When times get tough, innovation is not usually considered as a first option for making improvements and moving forward.

At the present time, things are tough, so we need to think differently. We need to create space for problem solving, for outside the square thinking, for innovation and evolution. We need to empower the workforce; give employees some input into the operations of the organisation, input into their future.

Organisational energies should be directed into projects that could potentially generate income or increase productivity. Energies could be directed into developing a new or improved product or service, or a new means of collaborating with other like or ‘unlike’ organisations.

In order to make this work, a number of factors need to come to together. Management needs to buy into the process. I was involved some time back in the introduction of innovative practices into a local business. Management agreed to allow a certain group of employees one hour per month to meet and discuss project ideas. Eighteen months later, there is evidence that the practice has been productive.

Involvement in innovation should also be on a voluntary basis. Everyone is not good at everything. In his book The Tipping Point, Malcom Gladwell writes about innovators, connectors, early adopters and salesmen. All are equally important in the innovation process, but not all need to take on an innovative or creative role.

Each project will need structure and will rarely take off unless there is some form of collaboration.  Each project will need to be tracked and each organisation will have to develop it’s own reward system.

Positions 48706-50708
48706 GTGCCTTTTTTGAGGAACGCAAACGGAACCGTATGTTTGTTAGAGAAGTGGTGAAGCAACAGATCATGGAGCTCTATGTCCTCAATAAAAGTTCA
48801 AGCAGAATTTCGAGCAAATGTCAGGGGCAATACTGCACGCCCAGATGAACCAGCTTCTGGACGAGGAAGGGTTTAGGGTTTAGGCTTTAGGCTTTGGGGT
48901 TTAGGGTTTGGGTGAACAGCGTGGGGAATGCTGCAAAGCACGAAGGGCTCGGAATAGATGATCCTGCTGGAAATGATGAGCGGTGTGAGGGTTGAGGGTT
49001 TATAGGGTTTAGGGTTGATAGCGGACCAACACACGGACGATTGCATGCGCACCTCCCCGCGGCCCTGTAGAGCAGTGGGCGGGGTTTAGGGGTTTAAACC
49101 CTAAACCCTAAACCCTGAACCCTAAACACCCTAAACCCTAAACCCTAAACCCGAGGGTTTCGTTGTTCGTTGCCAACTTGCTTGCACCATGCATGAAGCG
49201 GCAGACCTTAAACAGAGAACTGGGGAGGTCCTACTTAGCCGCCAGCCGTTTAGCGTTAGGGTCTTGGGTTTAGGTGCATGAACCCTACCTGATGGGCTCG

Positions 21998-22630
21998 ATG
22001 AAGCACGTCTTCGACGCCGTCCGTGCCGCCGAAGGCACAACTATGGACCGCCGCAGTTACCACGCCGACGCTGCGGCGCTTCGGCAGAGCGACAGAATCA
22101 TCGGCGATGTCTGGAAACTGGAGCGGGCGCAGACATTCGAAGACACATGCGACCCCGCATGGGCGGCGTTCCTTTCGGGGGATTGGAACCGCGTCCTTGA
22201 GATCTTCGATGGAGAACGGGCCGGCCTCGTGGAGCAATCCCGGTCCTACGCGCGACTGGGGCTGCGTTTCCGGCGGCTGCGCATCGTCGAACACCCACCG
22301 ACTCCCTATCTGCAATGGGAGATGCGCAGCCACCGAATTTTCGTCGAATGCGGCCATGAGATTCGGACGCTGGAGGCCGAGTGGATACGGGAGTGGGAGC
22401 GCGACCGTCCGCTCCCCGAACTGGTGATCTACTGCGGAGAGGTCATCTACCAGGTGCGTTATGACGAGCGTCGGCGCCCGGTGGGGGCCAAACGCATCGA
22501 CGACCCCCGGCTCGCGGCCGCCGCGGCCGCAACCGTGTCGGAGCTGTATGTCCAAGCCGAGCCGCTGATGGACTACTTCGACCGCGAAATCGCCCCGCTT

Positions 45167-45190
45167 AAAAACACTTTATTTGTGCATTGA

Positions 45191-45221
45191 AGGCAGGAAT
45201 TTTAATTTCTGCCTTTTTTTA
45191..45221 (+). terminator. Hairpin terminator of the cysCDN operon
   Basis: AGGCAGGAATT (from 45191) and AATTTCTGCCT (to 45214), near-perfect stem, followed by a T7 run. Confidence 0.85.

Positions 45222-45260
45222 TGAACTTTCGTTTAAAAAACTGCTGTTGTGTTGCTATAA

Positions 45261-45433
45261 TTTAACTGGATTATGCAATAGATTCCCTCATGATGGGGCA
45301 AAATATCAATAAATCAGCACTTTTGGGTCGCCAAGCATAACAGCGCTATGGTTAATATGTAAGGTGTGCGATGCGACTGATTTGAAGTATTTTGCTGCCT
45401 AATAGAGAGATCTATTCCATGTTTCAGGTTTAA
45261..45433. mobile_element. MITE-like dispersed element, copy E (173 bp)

Innovation is hard work. It requires passion and belief, persistence, collaboration and leadership to make it effective. It requires execution to see it through. Innovation requires structure. It requires management. An innovative atmosphere has the potential to increase productivity and that’s got to be more beneficial to any organisation in the long term.

Ideation At Work facilitates workshops with an emphasis on brain science, collaboration, empowerment and realising plans to action. Ideation At Work encourages and facilitates processes that lead to improvement and change.

You have to give teams time to think, to bounce things off each other - Beth Comstock, Senior Vice President GE

You have to give teams time to think, to bounce things off each other - Beth Comstock, Senior Vice President GE

Xperience Seekers

For the latest programs, events, workshops and news.

Recent Posts

Global Impact Encourages Co-opetative Alliances

13 Mar | Innovation

As part of the SingularityU Australia Global Impact Challenge, we held a two-day Bootcamp at the Sydney School of Entrepreneurship. Our cohort worked on pitch decks and presentation techniques. They worked hard and fast, with commitment and determination.

Read More

Stop Measuring Time

22 Dec | Creativity

As the Christmas season approaches and you are left wondering where the year went, please stop! Stop measuring time. 

Read More

Is Utopia Possible?

25 Sep | Innovation

Growing up I wondered when the increasing value of ‘things’ would outstrip the dollars available. As an adult, I am still wondering. 

Read More